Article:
Good old George Frideric Handel! He really knew how to write for choirs. Last weekend, my Mum and I took part in the City of Birmingham Symphony Orchestra (CBSO) ‘Singalong’ of Handel’s Messiah. We’ve done a couple of other Singalongs together, and have really enjoyed the experience. Mum is a particular fan of the Messiah, and I sang it in the choir at school, so we both jumped at the chance of joining in with this one.
The idea of the Singalong is that huge numbers of keen but amateur choral singers pitch up at Symphony Hall at lunchtime on Sunday. Simon Halsey (the conductor for the day and Director of the City of Birmingham Symphony Chorus) leads a rehearsal with the piano, followed by a rehearsal with the orchestra. We (the singers) then get a short break to catch our breath before we all give a performance in the evening. Because there are so many singers, and the audience is mostly made up of friends and family, the usual seating arrangement is reversed, with the ‘choir’ in the stalls and circle, and the audience in the choir seats behind the orchestra.
Simon Halsey is both brilliant and entertaining. He manages to keep us all together (just about — we altos got repeatedly told off for lagging behind) and throws in some great anecdotes. He told one this time about the grandeur of the bathrooms in Royal palaces, the payoff of which was that if you ever get invited to a Royal palace, make sure you use the bathroom. It’s an enormous privilege to sing with the brilliant CBSO backing you, and to hear the professional soloists they bring in to do the arias.
Poor Mum was suffering from the tail end of a very bad cold, and had only just recovered her voice. We went armed with tissues, water and cough sweets, and she did very well, only going slightly croaky in a few places. I remembered why I had enjoyed singing the Messiah at school so much. The harmonies are lovely and Handel wrote the alto parts very kindly so that we don’t have to go up to high. In places, we also get to sing like big, butch tenors too, which is fun. Most of the melodies are fairly straightforward, and the only really difficult parts are the twiddly baroque bits1. If (like Mum and me) you can’t read music properly, you end up just going for it and hoping that it’s approximately right — what are a few semi-quavers between friends, anyway? At least the twiddly bits have a predictable pattern, so for the non-sight-readers, you eventually learn what the pattern sounds like, and all is well. There are also some lovely, grand chords to sing. I think if singing “Wonderful! Counsellor!” in ‘For Unto Us’ doesn’t put a smile on your face and joy in your heart, there’s no hope for you.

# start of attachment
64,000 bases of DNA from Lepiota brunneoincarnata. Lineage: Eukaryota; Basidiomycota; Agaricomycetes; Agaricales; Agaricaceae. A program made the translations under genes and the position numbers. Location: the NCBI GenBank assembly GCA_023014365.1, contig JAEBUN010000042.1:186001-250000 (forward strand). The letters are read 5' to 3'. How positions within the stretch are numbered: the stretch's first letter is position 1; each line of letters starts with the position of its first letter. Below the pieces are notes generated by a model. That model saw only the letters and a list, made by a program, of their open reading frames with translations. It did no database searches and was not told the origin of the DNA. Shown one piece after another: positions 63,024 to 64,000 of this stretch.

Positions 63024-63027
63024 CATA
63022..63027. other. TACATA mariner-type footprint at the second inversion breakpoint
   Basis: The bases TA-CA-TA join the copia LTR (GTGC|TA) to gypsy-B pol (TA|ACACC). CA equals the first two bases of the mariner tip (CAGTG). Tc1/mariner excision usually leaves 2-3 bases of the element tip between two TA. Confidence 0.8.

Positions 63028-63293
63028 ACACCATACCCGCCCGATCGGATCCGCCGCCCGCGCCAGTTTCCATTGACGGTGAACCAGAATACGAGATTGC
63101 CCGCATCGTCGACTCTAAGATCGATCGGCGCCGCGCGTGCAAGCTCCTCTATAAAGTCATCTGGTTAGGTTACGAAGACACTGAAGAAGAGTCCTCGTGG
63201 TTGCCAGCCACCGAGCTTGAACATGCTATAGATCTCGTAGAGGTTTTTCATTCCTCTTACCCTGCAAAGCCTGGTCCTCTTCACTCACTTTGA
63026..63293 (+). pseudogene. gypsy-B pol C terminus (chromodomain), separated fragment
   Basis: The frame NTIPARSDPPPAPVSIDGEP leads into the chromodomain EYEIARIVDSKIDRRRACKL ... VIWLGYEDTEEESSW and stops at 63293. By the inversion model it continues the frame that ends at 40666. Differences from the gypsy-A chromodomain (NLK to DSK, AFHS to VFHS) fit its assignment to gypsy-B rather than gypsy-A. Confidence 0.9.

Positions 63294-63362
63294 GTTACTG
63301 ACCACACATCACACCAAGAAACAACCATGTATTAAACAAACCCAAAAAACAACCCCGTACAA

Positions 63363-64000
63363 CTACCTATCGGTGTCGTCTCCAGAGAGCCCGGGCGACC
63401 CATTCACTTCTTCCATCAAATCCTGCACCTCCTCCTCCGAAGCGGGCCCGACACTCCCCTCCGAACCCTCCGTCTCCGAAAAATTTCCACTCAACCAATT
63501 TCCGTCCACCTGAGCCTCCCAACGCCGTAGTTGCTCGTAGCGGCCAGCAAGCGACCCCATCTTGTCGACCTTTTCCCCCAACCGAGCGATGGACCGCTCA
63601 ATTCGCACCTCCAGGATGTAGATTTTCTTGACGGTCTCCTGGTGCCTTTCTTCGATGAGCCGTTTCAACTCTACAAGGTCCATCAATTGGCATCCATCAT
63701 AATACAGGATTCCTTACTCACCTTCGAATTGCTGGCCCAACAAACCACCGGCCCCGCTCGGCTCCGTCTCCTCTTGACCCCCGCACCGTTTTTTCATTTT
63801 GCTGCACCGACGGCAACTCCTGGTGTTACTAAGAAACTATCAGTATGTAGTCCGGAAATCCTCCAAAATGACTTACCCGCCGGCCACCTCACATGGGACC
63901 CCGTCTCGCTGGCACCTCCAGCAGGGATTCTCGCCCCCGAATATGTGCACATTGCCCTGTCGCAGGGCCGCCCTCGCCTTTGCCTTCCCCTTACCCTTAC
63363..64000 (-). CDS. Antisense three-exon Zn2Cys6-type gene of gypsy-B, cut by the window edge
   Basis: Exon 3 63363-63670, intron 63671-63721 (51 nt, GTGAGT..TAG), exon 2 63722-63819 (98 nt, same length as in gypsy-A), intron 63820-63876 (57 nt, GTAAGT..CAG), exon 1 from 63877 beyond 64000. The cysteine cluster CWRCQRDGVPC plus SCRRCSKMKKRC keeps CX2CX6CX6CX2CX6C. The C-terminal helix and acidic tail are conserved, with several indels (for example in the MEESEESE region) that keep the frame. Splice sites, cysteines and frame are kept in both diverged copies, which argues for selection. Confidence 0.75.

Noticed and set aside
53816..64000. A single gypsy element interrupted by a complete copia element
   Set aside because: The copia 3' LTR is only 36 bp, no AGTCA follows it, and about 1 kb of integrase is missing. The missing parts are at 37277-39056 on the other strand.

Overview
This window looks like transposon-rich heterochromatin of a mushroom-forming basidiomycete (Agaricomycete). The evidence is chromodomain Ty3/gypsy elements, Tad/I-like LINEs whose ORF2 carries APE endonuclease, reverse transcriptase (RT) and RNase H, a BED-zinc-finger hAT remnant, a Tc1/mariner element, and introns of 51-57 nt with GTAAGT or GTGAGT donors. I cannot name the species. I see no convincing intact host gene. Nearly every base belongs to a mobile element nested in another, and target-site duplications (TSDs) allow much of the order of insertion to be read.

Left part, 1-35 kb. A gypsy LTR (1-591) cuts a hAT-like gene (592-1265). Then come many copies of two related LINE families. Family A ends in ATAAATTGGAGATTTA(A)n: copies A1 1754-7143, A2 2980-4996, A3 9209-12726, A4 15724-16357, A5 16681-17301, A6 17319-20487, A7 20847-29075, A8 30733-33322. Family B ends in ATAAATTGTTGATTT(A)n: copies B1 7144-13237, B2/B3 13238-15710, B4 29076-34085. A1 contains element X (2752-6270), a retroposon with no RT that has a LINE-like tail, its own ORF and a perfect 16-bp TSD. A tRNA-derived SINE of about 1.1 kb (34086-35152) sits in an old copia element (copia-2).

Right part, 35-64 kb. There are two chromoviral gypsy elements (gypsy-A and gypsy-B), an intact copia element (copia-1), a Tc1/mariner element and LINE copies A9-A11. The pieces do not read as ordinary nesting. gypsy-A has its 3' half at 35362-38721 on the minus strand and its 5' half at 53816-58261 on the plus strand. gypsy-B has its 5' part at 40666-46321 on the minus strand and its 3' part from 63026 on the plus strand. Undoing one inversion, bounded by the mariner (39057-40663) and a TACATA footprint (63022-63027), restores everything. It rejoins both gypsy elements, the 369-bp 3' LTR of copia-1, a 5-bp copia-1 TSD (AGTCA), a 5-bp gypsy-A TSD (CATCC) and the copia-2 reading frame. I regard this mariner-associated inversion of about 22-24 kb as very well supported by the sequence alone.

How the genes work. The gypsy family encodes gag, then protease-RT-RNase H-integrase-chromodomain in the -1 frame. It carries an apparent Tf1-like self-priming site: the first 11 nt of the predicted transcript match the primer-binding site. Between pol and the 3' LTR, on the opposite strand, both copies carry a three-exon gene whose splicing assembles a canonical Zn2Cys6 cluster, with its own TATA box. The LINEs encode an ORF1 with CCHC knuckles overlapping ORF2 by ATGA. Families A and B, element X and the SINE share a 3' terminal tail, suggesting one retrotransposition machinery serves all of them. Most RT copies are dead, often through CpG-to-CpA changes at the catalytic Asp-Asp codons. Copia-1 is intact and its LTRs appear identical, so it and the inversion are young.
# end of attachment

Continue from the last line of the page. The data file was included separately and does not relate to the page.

All of the soloists were wonderful, but I must just single out the tenor for particular praise2. I’m normally a fan of the bass voice rather than the tenor, but he had an outstandingly beautiful voice (if you are allowed to use the adjective ‘beautiful’ about a man’s voice). It was interesting, because in our scores, we could see the parts laid out for the soloists as well, and see the suggested variations or ornamentations for particular phrases. In ‘Comfort Ye My People’, there’s a very complicated (twiddly) ornamentation suggested for the phrase “Comfort Ye”. I was delighted to find that this tenor decided to forgo the opportunity to show off, and sang it unornamented. I was going to write “sang it plainly” there, but that doesn’t do it justice. He held the note very simply, but gave it such beautiful, lyrical dynamics that I couldn’t help actually sighing each time he sang it. “Comfort Ye”. It was like someone stroking your hair gently, or putting a warm and comforting hand on your shoulder. Lovely.
I think that the concert went pretty well in the end. The audience even gave us a spontaneous round of applause for the ‘Halleluljah’ Chorus, so we must have made a reasonable job of it. Actually, I had no idea before last weekend about the context of that chorus in the Messiah. I had previously thought of it as something celebratory, but it’s actually quite dark and a bit fire-and-brimstone-y, coming as it does after an aria all about smiting and smashing the unbelievers to pulp. It’s really more of a choral apocalypse than a celebration, but — perversely — that has made me like it more. So perhaps the audience were applauding out of fear: 900 or so singers blasting the Hallelujah Apocalypse at you must be a bit terrifying.
It’s possible that ‘twiddly baroque bit’ is not the correct nomenclature. ↩︎
I wish I could remember his name. I seem to have lost the programme, too, so I can’t look it up. ↩︎